January 1946: London is emerging from the shadow of the Second World War, and writer Juliet Ashton is looking for her next book subject. Who could imagine that she would find it in a letter from a man she’s never met, a native of the island of Guernsey, who has come across her name written inside a book by Charles Lamb…. 

As Juliet and her new correspondent exchange letters, Juliet is drawn into the world of this man and his friends—and what a wonderfully eccentric world it is. The Guernsey Literary and Potato Peel Pie Society—born as a spur-of-the-moment alibi when its members were discovered breaking curfew by the Germans occupying their island—boasts a charming, funny, deeply human cast of characters, from pig farmers to phrenologists, literature lovers all. 

Juliet begins a remarkable correspondence with the society’s members, learning about their island, their taste in books, and the impact the recent German occupation has had on their lives. Captivated by their stories, she sets sail for Guernsey, and what she finds will change her forever. (blurb taken from Goodreads)

 

April is turning out to be a wonderful reading month for me because this was the second book I’ve read and it was spectacular. I cried at times and laughed at the jokes but what this book offers most is the sense of kinship and the importance of stories and kindness and friends. It is a heartbreaking portrayal of wartime difficulties and the devastating consequences that followed. It is one of those books that I think would appeal to a variety of readers, no matter their genre preferences.

The epistolary format was such a fun way to portray the different personalities and to share their personal stories and different ways of seeing the world. Each character was meticulously crafted though of course the story is centred around the members of the society. My favourite character was Isola, I just found her so funny and peculiar.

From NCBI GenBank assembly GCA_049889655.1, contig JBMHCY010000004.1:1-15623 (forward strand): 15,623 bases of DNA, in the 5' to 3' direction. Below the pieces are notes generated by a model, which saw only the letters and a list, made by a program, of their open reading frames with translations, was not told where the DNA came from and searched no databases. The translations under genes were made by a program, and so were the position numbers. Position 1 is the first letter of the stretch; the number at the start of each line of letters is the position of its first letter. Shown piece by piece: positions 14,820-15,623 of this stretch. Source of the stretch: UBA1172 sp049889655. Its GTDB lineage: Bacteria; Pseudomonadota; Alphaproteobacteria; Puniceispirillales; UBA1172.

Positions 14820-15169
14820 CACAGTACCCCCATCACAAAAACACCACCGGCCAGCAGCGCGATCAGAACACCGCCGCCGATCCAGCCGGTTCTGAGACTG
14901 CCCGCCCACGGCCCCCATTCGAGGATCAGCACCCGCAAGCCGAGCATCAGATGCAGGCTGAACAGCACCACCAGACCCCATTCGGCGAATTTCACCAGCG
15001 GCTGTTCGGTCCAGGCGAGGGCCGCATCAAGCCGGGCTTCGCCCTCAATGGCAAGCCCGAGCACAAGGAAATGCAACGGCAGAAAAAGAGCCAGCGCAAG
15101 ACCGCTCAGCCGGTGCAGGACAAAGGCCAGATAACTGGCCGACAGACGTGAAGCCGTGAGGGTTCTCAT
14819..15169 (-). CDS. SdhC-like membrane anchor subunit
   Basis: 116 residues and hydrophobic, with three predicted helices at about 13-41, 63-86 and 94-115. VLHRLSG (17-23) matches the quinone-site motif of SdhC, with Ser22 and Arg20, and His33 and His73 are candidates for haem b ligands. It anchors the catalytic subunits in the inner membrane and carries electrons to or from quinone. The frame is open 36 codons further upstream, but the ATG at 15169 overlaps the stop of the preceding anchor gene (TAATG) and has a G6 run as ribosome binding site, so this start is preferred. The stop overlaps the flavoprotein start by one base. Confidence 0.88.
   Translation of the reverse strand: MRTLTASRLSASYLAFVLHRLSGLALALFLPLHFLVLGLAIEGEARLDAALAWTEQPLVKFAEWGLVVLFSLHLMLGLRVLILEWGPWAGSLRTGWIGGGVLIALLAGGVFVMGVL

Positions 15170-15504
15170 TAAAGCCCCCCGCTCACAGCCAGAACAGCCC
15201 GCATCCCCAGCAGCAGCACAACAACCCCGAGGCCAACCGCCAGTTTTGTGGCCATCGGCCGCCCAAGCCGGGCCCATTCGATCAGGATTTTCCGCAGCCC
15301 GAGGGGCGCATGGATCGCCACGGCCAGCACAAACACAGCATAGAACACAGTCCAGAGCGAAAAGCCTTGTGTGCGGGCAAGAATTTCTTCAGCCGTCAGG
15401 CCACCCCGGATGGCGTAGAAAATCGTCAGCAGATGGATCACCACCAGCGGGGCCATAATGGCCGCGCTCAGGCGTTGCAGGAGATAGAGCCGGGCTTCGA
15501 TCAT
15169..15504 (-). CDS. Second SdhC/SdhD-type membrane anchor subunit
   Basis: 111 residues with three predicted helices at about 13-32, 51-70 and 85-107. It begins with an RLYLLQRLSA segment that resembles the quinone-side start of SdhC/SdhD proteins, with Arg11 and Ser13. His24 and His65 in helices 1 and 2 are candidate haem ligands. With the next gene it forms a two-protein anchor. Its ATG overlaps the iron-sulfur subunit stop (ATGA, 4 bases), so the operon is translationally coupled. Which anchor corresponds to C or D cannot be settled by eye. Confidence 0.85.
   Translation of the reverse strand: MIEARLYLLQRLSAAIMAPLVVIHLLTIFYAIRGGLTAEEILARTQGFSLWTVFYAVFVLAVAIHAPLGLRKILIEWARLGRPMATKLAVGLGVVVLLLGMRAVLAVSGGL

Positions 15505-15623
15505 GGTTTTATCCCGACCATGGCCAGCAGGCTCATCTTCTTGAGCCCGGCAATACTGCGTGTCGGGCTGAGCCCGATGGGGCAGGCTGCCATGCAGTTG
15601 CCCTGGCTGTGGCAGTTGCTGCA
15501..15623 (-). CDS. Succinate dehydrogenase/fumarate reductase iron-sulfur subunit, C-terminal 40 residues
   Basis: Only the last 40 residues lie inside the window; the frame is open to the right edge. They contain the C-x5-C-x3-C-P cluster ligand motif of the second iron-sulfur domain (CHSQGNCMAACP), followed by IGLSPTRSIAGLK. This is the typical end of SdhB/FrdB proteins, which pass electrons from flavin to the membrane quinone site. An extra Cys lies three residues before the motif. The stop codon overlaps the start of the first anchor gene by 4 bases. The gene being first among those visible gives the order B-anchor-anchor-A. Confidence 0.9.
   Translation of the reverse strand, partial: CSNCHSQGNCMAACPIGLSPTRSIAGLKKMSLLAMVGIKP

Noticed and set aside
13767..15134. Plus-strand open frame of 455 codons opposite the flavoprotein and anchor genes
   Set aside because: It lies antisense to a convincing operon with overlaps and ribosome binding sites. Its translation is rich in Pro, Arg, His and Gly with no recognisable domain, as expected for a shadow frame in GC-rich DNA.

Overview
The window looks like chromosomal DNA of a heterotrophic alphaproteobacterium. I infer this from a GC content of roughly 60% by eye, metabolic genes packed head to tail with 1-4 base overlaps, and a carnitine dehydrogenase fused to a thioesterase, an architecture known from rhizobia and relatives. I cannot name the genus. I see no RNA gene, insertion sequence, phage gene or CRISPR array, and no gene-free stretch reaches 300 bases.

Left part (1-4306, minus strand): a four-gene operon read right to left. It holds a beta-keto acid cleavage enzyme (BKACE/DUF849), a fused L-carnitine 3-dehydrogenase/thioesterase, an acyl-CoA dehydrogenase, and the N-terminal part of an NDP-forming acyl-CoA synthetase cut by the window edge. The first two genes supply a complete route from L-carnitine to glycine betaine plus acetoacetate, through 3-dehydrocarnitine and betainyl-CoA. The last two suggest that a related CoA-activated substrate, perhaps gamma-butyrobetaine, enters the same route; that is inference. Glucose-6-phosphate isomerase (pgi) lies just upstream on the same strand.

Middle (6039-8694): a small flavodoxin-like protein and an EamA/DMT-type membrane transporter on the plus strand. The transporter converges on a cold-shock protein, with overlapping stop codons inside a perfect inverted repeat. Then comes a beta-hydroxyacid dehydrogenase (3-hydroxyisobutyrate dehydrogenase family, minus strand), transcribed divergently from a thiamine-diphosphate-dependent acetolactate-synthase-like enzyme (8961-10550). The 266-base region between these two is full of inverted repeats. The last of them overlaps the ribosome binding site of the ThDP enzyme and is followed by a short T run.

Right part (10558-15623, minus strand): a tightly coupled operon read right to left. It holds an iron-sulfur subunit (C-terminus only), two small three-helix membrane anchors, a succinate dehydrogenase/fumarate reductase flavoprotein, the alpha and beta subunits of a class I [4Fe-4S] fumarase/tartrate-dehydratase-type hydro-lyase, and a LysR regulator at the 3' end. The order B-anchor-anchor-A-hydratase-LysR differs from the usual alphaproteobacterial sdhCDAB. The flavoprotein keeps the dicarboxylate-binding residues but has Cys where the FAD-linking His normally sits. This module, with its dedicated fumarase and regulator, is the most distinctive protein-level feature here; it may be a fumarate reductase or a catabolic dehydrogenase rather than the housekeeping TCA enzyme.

The historical background was pretty hard to digest, because we are talking about the atrocities that occured during the WWII and you cannot make them into less horrendous than they really were. The book gives just enough (and at the same time far too much) to learn what happened to the people of Guernsey during the German occupation and what happened to those that were sent to concentration camps.

What I loved about this book was the sense of hope that lies in its pages. Despite the fact that we see so much of what occured during the war, we still see hope and the possibility that it will get better. I think that is a strong message and something that the world needed at that time. We see such a love of books that can transcend even decades and the most awful circumstances in which we may find ourselves. Books, stories, are what save us from ourselves.

I would definitely recommend this book to everyone, especially to avid readers who can appreciate the power of storytelling. A word of warning, though: this book will take a piece of your soul and claim it as its own. Bring tissues.

The Bear and the Nightingale by Katherine Arden